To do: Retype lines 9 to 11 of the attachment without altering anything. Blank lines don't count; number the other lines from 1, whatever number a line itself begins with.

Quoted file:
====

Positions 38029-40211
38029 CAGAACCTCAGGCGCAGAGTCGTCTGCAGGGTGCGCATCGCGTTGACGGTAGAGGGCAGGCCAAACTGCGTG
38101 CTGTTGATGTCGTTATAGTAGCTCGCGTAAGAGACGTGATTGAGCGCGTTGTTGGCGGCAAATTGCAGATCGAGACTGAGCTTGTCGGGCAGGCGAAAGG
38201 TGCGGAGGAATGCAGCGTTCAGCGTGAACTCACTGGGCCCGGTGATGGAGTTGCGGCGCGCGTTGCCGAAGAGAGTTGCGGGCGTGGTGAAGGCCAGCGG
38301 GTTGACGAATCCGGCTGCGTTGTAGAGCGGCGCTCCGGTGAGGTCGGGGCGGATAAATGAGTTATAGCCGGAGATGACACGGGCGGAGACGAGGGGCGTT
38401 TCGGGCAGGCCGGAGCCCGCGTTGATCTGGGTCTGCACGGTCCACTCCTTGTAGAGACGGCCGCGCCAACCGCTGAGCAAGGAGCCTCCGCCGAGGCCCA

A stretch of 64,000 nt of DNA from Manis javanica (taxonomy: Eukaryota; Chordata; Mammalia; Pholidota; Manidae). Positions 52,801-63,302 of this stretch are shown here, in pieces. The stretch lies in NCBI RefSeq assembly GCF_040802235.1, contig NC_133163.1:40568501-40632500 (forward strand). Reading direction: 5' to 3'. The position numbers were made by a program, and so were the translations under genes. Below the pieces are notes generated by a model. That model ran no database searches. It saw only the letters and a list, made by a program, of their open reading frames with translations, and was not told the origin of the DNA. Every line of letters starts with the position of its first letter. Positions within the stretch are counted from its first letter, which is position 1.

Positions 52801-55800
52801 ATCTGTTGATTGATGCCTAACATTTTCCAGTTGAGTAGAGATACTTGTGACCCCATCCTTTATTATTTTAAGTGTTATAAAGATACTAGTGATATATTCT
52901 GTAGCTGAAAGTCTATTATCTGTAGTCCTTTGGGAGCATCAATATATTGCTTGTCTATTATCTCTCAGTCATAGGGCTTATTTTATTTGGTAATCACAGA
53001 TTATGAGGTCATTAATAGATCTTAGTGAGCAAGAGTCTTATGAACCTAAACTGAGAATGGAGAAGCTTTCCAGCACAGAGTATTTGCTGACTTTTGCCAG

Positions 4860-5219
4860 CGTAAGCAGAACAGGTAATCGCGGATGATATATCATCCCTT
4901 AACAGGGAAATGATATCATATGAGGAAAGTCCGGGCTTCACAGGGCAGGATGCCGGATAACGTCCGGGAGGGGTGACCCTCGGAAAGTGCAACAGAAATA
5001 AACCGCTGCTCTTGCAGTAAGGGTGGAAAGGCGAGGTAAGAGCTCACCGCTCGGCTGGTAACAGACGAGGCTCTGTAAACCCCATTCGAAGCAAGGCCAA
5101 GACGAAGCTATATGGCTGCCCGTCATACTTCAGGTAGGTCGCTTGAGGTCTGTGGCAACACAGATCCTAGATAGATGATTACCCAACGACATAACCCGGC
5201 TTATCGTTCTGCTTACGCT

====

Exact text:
52801 ATCTGTTGATTGATGCCTAACATTTTCCAGTTGAGTAGAGATACTTGTGACCCCATCCTTTATTATTTTAAGTGTTATAAAGATACTAGTGATATATTCT
52901 GTAGCTGAAAGTCTATTATCTGTAGTCCTTTGGGAGCATCAATATATTGCTTGTCTATTATCTCTCAGTCATAGGGCTTATTTTATTTGGTAATCACAGA
53001 TTATGAGGTCATTAATAGATCTTAGTGAGCAAGAGTCTTATGAACCTAAACTGAGAATGGAGAAGCTTTCCAGCACAGAGTATTTGCTGACTTTTGCCAG